Welcome to the ninth article of this series! Today we'll be looking at worked shoots, real shoots and shooting yourself in the foot.
If one had to draw up a list of Most Hated Men of the IWC I would imagine that Vince Russo would be high on the chart. For every action he did that helped create the Attitude Era in WWE, his creative footprint in WCW and TNA has left some wondering if he was all that he claimed to be. When he was hired by WCW, it was to help attempt to arrest the tide of the ratings war by obtaining what they saw was the originator of the new gritty style of wrestling TV that was taking the world by storm (interesting that when WCW was on a high, they were interested in poaching in-ring talent from other promotions; when things were going badly they started looking backstage).
Russo's style in WCW was even more frenetic than that he tried to employ on WWE with new storylines, feuds and title changes being introduced all the time in order to attempt and keep people's eyes glued to the TV. Long term storylines and title reigns were a thing of the past and it became immediately apparent that WCW would at least stop you from being bored.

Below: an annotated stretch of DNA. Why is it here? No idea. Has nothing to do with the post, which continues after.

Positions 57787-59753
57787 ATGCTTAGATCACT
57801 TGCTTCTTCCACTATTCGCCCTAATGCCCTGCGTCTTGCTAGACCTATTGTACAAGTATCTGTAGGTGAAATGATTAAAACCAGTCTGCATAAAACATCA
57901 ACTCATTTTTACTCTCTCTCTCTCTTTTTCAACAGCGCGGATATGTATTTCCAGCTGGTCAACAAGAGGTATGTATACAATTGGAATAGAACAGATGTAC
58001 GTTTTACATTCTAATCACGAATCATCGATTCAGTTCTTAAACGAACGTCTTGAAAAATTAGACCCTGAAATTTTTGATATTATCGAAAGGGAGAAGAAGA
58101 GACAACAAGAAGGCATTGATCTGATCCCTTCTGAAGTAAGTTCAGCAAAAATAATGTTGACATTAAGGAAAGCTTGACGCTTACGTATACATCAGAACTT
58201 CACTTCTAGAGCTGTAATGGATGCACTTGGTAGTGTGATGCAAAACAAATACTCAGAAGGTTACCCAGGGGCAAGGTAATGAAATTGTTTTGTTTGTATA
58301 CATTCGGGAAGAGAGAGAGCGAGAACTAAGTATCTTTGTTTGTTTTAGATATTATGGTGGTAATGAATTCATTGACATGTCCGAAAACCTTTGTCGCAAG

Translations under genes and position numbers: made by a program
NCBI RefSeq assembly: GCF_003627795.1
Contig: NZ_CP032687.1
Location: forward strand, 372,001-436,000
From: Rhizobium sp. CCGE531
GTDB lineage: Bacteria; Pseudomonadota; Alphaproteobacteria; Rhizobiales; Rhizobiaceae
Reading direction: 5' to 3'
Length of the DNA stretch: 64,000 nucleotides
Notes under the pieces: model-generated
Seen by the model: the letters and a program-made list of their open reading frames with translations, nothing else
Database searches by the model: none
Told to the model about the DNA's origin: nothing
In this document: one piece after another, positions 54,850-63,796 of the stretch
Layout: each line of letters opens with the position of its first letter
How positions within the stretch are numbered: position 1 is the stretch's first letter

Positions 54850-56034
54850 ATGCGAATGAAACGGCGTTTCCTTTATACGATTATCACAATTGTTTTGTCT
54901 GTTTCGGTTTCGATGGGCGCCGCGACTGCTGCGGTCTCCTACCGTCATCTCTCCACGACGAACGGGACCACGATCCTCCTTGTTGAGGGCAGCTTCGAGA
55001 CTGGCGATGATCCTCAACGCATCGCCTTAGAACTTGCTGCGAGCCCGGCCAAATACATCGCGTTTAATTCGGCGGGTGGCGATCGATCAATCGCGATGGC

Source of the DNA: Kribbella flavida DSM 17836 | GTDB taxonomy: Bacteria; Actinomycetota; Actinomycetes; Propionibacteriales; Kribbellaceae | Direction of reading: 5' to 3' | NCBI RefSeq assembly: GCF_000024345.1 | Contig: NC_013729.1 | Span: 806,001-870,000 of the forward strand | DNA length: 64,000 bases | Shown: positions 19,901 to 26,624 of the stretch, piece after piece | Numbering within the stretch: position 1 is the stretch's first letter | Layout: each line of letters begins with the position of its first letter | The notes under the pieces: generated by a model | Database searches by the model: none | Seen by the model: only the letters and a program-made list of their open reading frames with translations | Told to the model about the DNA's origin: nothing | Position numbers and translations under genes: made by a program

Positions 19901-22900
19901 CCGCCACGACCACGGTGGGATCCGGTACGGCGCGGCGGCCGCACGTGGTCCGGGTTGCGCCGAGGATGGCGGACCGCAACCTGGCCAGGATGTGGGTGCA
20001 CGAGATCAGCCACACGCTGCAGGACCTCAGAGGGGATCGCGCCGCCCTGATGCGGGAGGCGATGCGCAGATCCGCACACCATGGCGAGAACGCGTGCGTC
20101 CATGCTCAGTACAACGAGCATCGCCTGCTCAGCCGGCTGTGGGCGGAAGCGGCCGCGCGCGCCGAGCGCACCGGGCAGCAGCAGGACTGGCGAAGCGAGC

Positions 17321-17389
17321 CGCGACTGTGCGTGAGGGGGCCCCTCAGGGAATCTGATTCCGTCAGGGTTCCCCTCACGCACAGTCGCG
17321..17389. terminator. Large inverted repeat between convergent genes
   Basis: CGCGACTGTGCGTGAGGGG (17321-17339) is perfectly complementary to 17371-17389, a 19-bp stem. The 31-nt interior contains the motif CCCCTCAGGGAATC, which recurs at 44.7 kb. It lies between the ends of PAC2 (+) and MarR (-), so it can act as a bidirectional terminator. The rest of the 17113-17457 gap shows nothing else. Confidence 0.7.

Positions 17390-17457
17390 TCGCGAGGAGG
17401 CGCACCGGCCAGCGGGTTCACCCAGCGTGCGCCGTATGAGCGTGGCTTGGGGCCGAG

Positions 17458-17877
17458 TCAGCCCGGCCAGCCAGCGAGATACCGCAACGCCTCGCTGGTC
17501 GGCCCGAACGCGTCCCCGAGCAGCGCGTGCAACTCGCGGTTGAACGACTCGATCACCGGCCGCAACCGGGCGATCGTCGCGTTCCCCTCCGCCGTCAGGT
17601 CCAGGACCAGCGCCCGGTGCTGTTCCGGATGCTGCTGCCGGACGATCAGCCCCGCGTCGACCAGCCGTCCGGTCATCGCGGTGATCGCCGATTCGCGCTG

The trouble would come when Russo's frenetic pace would meet an immovable object.
Bash at the Beach was a historic PPV for WCW. It was Bash at the Beach in 1996 where Hulk Hogan turned heel and formed the nWo along with the Outsiders- turning the whole of the pro wrestling world on its very head. It would be fitting then, that Hogan would be a part of this piece of history 4 years later.
According to Russo, he and his creative team wanted the World Title to be given to Booker T at the end of the PPV. However, before getting to that match, Russo had to get through a match between Hogan and Jeff Jarrett in which Jarrett was supposed to win after a ton of interference. Hogan, on very late notice, had told Russo that he was not happy with the finish- he believed instead that it would be better if he overcame the odds and walked out with the title.